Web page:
The week before King v. Burwell was announced, I confidentially polled an elite group of health policy and legal experts to get their personally-assessed prior probability that the King plaintiffs challenging ACA subsidies would actually win this case. The somewhat-arbitrary group included leading health economists, political scientists, journalists covering the case. It also included several legal antagonists who had written briefs on the various sides.

I received more than forty responses. Not surprisingly, given my own liberal views, about three-quarters of the responses were from Democrats. Although Democrats and Republicans had wildly different views of who should win, the distribution of predicted probabilities of a plaintiff victory was surprisingly similar between the two groups. Amazingly, Cato’s Michael Cannon and I offered identical prior predictions—20% probability of plaintiff victory.

Among Democrats, the median predicted probability of plaintiff victory was 40%. Among Republicans, the median was 37.5%. The means showed a bit more of a difference between the two groups: 46% among Republicans, 37.5% among Democrats. Yet five of the six highest predicted probabilities of a plaintiff victory came from Democratic experts; two were 70% or higher.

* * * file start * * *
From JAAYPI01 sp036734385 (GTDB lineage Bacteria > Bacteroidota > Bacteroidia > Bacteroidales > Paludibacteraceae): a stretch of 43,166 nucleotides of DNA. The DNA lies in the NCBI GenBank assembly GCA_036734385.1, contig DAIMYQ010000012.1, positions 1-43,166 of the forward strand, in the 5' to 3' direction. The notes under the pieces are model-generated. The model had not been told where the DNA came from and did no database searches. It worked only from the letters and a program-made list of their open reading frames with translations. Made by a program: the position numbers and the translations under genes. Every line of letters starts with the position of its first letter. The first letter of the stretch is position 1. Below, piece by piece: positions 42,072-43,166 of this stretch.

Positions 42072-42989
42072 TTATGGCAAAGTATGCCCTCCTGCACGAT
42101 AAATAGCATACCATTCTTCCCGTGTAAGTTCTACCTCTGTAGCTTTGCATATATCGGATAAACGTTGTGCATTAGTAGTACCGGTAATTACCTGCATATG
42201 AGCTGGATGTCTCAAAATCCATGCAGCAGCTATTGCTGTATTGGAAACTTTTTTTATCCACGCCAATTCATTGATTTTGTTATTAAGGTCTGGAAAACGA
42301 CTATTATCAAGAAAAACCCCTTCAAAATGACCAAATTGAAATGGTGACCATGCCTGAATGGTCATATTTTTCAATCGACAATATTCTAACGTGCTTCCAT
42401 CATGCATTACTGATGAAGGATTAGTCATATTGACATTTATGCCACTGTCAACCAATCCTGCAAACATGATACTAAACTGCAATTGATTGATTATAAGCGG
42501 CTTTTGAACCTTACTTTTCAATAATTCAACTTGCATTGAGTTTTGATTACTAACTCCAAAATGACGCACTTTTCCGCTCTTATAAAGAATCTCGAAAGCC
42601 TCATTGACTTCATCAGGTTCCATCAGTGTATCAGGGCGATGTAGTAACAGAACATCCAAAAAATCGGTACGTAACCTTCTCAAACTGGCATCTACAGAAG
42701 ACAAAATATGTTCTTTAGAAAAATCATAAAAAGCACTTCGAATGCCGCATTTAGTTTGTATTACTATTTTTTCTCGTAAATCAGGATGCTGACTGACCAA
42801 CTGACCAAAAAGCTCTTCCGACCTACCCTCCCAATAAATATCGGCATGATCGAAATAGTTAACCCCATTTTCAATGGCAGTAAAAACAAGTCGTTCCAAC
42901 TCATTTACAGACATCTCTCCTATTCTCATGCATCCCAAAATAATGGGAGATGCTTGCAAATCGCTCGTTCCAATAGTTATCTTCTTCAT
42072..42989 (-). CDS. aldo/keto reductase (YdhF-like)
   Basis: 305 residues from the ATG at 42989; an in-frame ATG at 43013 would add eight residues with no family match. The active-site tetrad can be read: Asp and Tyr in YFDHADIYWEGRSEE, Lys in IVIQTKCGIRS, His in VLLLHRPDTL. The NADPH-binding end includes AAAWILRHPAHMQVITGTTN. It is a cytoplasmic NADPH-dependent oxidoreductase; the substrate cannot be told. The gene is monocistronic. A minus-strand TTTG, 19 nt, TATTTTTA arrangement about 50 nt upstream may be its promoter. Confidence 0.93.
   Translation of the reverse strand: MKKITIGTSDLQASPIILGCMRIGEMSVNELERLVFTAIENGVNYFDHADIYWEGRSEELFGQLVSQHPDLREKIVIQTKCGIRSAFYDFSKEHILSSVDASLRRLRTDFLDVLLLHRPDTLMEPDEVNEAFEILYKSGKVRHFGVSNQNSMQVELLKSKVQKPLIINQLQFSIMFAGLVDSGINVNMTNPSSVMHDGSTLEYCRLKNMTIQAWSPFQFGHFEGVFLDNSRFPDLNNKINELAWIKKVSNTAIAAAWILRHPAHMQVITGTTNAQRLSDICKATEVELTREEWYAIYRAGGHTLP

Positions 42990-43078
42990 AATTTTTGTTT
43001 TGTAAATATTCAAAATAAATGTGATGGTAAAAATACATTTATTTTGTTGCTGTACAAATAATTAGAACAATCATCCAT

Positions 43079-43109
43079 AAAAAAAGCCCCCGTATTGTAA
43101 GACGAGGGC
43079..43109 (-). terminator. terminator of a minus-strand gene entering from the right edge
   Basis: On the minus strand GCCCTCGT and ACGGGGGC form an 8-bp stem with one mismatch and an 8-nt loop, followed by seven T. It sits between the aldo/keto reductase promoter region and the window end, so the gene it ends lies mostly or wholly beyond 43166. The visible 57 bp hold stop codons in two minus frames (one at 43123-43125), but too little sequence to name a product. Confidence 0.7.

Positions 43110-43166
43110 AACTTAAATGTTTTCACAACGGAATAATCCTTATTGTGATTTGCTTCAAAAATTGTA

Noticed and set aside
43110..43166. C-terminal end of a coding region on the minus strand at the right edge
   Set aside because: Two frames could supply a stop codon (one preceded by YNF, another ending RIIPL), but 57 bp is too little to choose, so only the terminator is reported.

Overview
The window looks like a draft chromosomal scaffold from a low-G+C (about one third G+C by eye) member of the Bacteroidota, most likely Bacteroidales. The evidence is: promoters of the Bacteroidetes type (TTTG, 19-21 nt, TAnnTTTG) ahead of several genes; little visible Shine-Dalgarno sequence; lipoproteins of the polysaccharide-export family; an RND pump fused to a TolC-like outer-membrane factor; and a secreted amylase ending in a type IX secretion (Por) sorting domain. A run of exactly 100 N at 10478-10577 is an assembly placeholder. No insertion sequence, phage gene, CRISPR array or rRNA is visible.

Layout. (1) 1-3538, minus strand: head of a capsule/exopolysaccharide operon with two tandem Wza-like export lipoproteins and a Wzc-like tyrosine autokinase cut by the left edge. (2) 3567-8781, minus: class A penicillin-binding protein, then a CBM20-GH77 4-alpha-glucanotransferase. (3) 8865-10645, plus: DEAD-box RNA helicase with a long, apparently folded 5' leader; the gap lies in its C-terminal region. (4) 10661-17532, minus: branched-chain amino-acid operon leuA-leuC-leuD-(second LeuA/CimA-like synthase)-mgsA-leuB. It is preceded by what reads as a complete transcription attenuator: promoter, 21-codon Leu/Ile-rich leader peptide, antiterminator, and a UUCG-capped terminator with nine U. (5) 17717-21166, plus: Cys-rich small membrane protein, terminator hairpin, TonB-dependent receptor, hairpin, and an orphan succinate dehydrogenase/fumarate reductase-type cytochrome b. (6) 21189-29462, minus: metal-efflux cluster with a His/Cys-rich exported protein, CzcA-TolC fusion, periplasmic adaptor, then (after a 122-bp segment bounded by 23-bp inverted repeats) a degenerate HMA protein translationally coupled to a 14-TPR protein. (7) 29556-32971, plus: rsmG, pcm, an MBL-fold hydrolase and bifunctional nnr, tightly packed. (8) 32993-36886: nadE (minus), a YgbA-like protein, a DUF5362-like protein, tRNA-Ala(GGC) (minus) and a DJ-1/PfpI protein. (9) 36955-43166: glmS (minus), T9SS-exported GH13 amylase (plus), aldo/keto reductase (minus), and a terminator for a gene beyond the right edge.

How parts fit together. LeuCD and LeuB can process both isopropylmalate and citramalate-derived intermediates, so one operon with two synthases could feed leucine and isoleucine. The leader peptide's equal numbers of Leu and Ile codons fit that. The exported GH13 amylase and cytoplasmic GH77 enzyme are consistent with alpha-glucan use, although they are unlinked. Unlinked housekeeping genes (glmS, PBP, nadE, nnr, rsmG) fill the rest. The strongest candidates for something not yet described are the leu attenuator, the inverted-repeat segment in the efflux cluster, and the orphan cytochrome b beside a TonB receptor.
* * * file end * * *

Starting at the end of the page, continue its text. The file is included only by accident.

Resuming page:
The overall distribution is shown below.

Judging by my admittedly- clunky informal poll, the Obama administration’s emphatic victory surprised many close observers on both sides. Many Democrats reported that the plaintiffs had more than 0.5 probability of winning. Otherwise, why would the Supreme Court have jumped to take the case? We may never know the answer to that question.

We don’t merely know this from polls. Hospital Corporation of America stock rose 8% at the decision’s announcement. (See below from That is an amazing jump, which reflects hospitals’ strong stake in ACA’s effective national implementation.

Many states went to considerable trouble devising contingency plans, suggesting that they, too, took this case very seriously indeed.

After the ruling was announced, I tweeted that conservatives magnified their political and legal losses by tethering themselves to a preposterous legal case. I stand by that deep, 140-character argument. Yet it is definitely an ex post argument. The smart money believed that the plaintiffs might well have won.

We’re likely to see a huge amount of hindsight bias applied to this case. From the plaintiff’s perspective, this seems ex post like a more doomed tactical gambit than it actually was, when properly viewed from an ex ante perspective. From my opposing perspective, this is sobering. Fortunately, the same insights make the government’s emphatic victory appear more exhilarating and important than it would otherwise seem to be.

[Cross-posted at The Reality-Based Community]

Harold Pollack

Harold Pollack is the Helen Ross Professor at the School of Social Service Administration at the University of Chicago.